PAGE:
George Washington Papers

To George Washington from Major General William Phillips, 23 August 1780

From Major General William Phillips

New York August 23d 1780


The Officers of the Troops of Convention at present on parole at New York, I mean abstracted from myself, Aide de Camp, and Secretary, Major General De Riedesel and the immediate Officers of his family, have memorialed me upon the subject of their present situation setting forth, that the American Officers against whom they are opposed upon an unlimited parole are in the full possession of their parole liberty in their native Country, living with their friends and families; that on the contrary the Officers of the Troops of Convention being at New York receive no benefit from their situation; they live indeed among their Country Men and that is all, but to give any real effect to their paroles, it is necessary they should be allowed to go to Europe.1

I have considered this matter with some attention; I have connected it with the terms of the proposals which gave rise to the last meeting at Amboy2 and added the Sentiments of all the Commissioners who met there which seemed to be that, after a General Exchange should take place, all the remaining Officers, as well as those who might hereafter be made prisoners of War, should be immediately allowed to go upon parole, and, as according to the plan at that time settled a Number of Officers of the Troops of Convention must have remained unexchanged it was supposed they would be suffered to go upon parole to Europe; Indeed, in the proposals alluded to where the Commanders in Chief on both sides have a latitude of recalling the Officers from parole there is an Express stipulation that, for the British Officers who might be in Europe, an equal number, Rank for Rank, of American Officers should be continued on their paroles till the others could be sent for to America.

From the foregoing considerations I am really of Opinion that, upon liberal and equitable principles, the Officers I have mentioned have a claim for going to their Country and their friends in the same manner as the American Officers opposed to them on parole and who are in that fortunate situation.

The Paroles signed by these Officers are general, and Men of less scruples might take advantage from them, but that is a principle, I have no need to say, I shall never countenance or permit for it will never be brought into reflection.

I will, Sir, submit this matter to Your Excellency’s consideration and make no doubt but as a Man of Sense, honour, and humanity You will give it mature deliberation and I think as I hope the result will be a permission for the Officers going upon their paroles to Europe—But should it prove otherwise I could wish as a personal favour that the four following Gentlemen may be allowed that permission and I will be answerable that, if in Six Months they are not Exchanged, they shall be then sent for and that they shall return by the very earliest opportunity. The American Officers at present opposed to them on parole will in course remain uncalled for or may be changed for any others Your Excellency prefers—The names of the British Officers are Major Harnage, Captain Hawker, Captain Vallancy, and Lieutenant Lord Torphichen, the latter Gentleman’s father died sometime ago, his Mother is just dead; he is within a few Months of being of Age; his family Estates, fortunes, Brothers and Sisters all depend upon him for Security and protection; his Military profession is no longer of any Consequence to him but as it proves unfortunately a Bar to his going home: Under this description I am certain Your Excellency will extend Your assistance so far as may be possible.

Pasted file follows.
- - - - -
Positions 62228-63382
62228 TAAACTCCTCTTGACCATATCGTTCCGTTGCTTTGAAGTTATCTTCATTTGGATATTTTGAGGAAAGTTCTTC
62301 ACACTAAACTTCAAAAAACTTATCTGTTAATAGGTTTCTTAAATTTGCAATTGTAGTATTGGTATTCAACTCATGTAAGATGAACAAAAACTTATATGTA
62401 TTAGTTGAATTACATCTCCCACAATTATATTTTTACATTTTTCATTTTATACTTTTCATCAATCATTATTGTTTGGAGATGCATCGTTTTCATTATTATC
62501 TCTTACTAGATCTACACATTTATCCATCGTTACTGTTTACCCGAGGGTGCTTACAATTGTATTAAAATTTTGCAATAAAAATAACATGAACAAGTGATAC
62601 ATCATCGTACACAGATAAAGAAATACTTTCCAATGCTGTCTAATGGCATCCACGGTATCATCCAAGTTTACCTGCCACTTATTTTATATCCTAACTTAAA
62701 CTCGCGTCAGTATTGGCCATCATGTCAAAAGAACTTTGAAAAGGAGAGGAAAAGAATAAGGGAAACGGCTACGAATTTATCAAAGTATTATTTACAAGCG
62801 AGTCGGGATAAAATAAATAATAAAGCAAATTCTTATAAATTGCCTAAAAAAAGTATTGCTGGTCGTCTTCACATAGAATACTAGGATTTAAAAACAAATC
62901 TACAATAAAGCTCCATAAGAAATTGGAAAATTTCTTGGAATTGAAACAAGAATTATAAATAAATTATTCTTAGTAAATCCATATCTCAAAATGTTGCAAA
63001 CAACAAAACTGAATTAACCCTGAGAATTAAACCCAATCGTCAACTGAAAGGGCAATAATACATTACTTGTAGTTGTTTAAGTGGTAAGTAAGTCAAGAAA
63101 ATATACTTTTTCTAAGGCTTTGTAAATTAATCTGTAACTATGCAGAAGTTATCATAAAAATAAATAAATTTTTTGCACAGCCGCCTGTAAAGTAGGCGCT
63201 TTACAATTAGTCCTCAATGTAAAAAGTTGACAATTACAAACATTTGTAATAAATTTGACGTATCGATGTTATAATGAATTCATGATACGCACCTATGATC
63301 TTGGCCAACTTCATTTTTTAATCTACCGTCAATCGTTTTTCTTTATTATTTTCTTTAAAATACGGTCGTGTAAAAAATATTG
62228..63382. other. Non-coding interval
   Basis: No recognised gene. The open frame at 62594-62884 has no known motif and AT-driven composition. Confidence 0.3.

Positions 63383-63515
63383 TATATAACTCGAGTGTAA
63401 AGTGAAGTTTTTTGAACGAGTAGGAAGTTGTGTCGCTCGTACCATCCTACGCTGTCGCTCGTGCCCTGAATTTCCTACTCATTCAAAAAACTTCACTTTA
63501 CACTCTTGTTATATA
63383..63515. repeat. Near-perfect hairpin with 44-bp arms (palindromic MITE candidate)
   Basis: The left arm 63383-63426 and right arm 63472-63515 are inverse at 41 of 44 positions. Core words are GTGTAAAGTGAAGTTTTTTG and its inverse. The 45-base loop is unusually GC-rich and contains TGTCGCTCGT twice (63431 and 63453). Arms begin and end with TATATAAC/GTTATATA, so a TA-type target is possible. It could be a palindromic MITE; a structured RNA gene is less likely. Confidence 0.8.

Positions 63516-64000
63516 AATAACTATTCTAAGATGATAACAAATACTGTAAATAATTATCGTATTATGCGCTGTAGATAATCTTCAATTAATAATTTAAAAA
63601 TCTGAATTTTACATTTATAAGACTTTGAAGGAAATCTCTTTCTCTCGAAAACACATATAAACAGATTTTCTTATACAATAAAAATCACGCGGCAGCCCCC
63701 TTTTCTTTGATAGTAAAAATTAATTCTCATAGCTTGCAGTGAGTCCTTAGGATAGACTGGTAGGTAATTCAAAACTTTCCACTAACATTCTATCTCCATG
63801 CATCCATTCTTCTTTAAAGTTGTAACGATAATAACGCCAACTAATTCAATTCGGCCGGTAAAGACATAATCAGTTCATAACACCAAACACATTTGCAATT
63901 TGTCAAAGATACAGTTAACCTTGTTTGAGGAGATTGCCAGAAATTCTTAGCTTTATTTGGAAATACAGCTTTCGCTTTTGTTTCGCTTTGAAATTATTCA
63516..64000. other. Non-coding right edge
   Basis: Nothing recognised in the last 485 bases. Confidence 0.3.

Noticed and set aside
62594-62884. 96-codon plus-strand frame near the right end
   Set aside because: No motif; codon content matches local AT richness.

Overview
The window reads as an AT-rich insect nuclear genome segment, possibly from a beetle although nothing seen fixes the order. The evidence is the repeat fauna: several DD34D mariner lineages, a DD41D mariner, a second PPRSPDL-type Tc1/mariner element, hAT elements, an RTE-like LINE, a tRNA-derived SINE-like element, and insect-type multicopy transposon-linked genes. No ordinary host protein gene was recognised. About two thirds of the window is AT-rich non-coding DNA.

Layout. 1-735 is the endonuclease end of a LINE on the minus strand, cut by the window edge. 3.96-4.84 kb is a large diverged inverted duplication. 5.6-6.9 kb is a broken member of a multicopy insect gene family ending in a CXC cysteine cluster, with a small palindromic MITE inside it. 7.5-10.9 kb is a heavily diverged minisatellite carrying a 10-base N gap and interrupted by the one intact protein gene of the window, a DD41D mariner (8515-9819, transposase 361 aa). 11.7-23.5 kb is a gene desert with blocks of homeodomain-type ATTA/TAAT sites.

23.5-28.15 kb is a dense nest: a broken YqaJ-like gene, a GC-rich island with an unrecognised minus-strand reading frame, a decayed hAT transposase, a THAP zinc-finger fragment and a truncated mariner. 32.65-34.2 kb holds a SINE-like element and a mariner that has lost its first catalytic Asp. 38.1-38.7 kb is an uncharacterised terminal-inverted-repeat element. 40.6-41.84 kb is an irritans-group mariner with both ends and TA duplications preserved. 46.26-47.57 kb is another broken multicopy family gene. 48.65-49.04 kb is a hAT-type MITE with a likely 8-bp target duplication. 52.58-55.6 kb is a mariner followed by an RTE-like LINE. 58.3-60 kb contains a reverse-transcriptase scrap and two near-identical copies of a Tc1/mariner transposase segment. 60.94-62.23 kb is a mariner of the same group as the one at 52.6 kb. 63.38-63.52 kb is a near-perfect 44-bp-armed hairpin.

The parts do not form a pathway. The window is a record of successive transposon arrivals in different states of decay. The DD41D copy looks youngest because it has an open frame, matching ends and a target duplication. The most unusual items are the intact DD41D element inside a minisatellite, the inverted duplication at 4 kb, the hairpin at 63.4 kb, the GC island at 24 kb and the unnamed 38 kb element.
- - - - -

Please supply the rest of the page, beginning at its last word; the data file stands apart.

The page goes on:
Should it be adopted that Officers of the Troops of Convention might be permitted to go home upon their paroles to Europe, and I open upon this subject from there being a great number of Officers whose situations are truly distressing, several of them in extreme bad health, several whose fortunes are ruined, many who have parents and relations dead by whom they have acquired fortunes which they cannot possess with out being present, some who have Estates in Contest and a variety of other motives which lead my Compassion for them to try every means for their interest and advantage, I observe, Sir, that as unfortunately all hopes of a General Exchange seem to be over, if it will be permitted for a certain number of Officers of the Troops of Convention to thus go on parole to Europe, Sir Henry Clinton will allow an equal number, Rank for Rank, or otherwise by Tariff where similar Ranks will not apply, of the American Officers prisoners of War upon Long Island to go out to their Country, friends, and families and to remain in that situation on their paroles untill Exchanged.

I am sorry to have troubled Your Excellency with so long a letter; I was indeed in hopes there would not have been occasion for any such, but as it is I own my heart bleeds for my suffering friends and I wish to serve them if I can.

I shall take it as a great favour if you will be so good, Sir, as to give an immediate answer to this letter, particularly as it relates to the four Gentlemen I have named as there will be an opportunity of their going in a few days for Europe, should they have that liberty.3 I have the honour to be, Sir, with great personal respect Your Excellency’s most obedient and most humble Servant

W. Phillips


1The officers’ memorial to Phillips has not been identified.

2For the prisoner exchange negotiations recently held at Perth Amboy, N.J., see Commissioners for the Exchange of Prisoners to GW, 26 March (both letters [letter 1; letter 2]).

3GW replied to Phillips on 28 Aug., informing him that he had no power to grant paroles to Europe; only Congress could grant such paroles (DLC:GW).

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